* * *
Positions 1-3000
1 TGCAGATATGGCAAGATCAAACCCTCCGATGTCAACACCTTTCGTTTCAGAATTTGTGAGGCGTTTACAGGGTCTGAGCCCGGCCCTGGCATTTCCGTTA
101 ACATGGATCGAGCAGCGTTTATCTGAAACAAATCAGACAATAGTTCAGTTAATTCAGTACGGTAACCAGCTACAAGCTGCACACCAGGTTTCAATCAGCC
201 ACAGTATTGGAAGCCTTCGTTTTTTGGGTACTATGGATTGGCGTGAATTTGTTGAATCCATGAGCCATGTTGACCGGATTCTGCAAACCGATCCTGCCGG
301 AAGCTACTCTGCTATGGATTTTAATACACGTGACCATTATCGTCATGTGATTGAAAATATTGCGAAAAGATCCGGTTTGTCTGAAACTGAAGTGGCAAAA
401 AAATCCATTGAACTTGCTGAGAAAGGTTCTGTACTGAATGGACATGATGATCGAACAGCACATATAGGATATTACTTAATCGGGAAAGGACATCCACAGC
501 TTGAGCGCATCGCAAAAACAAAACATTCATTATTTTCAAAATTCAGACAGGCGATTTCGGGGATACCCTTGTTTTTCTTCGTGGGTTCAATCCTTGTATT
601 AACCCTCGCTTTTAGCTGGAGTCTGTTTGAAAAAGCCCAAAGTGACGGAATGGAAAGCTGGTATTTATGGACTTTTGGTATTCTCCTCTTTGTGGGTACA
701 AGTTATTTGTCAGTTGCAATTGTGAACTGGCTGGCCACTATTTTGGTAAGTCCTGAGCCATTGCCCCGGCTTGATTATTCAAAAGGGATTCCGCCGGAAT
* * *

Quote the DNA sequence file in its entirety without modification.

Positions 1-3000
1 TGCAGATATGGCAAGATCAAACCCTCCGATGTCAACACCTTTCGTTTCAGAATTTGTGAGGCGTTTACAGGGTCTGAGCCCGGCCCTGGCATTTCCGTTA
101 ACATGGATCGAGCAGCGTTTATCTGAAACAAATCAGACAATAGTTCAGTTAATTCAGTACGGTAACCAGCTACAAGCTGCACACCAGGTTTCAATCAGCC
201 ACAGTATTGGAAGCCTTCGTTTTTTGGGTACTATGGATTGGCGTGAATTTGTTGAATCCATGAGCCATGTTGACCGGATTCTGCAAACCGATCCTGCCGG
301 AAGCTACTCTGCTATGGATTTTAATACACGTGACCATTATCGTCATGTGATTGAAAATATTGCGAAAAGATCCGGTTTGTCTGAAACTGAAGTGGCAAAA
401 AAATCCATTGAACTTGCTGAGAAAGGTTCTGTACTGAATGGACATGATGATCGAACAGCACATATAGGATATTACTTAATCGGGAAAGGACATCCACAGC
501 TTGAGCGCATCGCAAAAACAAAACATTCATTATTTTCAAAATTCAGACAGGCGATTTCGGGGATACCCTTGTTTTTCTTCGTGGGTTCAATCCTTGTATT
601 AACCCTCGCTTTTAGCTGGAGTCTGTTTGAAAAAGCCCAAAGTGACGGAATGGAAAGCTGGTATTTATGGACTTTTGGTATTCTCCTCTTTGTGGGTACA
701 AGTTATTTGTCAGTTGCAATTGTGAACTGGCTGGCCACTATTTTGGTAAGTCCTGAGCCATTGCCCCGGCTTGATTATTCAAAAGGGATTCCGCCGGAAT